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posted 16 February 2007 12:44 PM      Profile for laine lowe     Send New Private Message      Edit/Delete Post  Reply With Quote 
Mel Gibson
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Lard Tunderin' Jeezus
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posted 16 February 2007 01:05 PM      Profile for Lard Tunderin' Jeezus   Author's Homepage     Send New Private Message      Edit/Delete Post  Reply With Quote 
quote:
Originally posted by Stargazer:
LTJ, I majored in Fine Art and Art History in Uni. Believe me, I got the Group of Seven alright. I just never got how they were such apparent geniuses. Re: Emily Carr, spot on. Her work was much more palpable for me.
The Group of Seven represent the first uniquely Canadian art movement - a movement to which Carr was a contemporary, and in which she is recognised and played a part, though she was never a member (nor was Tom Thomson).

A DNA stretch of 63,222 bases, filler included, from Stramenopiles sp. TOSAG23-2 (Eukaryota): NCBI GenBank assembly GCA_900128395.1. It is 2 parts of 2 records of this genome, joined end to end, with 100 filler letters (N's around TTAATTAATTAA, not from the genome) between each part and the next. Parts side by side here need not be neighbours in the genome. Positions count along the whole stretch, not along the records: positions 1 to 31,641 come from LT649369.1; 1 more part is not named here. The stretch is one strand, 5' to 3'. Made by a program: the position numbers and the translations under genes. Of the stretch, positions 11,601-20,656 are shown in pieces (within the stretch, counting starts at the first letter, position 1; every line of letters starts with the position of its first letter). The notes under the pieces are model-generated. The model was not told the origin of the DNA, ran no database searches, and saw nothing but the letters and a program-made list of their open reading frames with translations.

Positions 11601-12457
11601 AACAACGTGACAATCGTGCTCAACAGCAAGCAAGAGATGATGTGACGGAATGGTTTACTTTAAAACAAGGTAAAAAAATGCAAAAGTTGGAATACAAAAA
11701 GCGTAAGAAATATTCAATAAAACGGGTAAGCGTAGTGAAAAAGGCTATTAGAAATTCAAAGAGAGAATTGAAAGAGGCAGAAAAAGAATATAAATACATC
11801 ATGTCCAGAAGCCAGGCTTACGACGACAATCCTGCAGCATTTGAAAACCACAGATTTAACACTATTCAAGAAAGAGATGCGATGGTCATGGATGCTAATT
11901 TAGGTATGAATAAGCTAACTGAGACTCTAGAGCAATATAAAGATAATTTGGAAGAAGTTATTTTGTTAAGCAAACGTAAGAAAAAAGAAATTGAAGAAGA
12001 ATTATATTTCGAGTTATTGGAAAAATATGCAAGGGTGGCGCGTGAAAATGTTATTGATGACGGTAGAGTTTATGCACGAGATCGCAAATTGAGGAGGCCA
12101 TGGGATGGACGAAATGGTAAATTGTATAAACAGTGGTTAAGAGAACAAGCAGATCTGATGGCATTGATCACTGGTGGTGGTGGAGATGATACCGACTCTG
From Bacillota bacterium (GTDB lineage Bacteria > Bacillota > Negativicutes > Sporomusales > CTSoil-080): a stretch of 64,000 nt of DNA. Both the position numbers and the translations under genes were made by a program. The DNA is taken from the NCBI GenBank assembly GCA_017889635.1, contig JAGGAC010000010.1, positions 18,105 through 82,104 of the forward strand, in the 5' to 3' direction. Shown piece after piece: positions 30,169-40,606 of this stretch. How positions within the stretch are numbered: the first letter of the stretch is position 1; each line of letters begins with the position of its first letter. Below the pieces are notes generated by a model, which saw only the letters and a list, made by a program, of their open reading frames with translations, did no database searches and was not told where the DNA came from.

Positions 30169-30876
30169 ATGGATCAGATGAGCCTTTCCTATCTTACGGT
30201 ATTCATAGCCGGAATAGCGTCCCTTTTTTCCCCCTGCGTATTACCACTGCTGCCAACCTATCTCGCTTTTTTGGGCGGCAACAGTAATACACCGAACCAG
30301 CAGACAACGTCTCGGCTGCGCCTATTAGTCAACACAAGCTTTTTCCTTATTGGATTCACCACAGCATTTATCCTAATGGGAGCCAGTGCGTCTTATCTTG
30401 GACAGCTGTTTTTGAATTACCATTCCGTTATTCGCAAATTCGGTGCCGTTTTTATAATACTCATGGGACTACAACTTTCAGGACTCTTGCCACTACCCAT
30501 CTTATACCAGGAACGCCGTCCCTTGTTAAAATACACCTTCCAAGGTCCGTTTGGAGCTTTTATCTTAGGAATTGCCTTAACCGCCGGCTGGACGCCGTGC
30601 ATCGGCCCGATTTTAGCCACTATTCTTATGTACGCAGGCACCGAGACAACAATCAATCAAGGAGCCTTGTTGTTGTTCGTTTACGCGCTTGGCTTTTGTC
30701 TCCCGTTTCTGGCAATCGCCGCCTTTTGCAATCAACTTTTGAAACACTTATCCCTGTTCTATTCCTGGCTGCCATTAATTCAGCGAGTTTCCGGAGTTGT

quote:
In the 1920s she came into contact with members of the Group of Seven (artists) after being invited by the National Gallery of Canada to participate in an exhibition of Canadian West Coast Art, Native and Modern. She travelled to Ontario for this show in 1927 where she met members of the Group, including Lawren Harris, whose support was invaluable. She was invited to submit her works for inclusion in a Group of Seven exhibition, the beginning of her long and valuable association with the Group. They named her 'The Mother of Modern Arts' around five years later.

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Papal Bull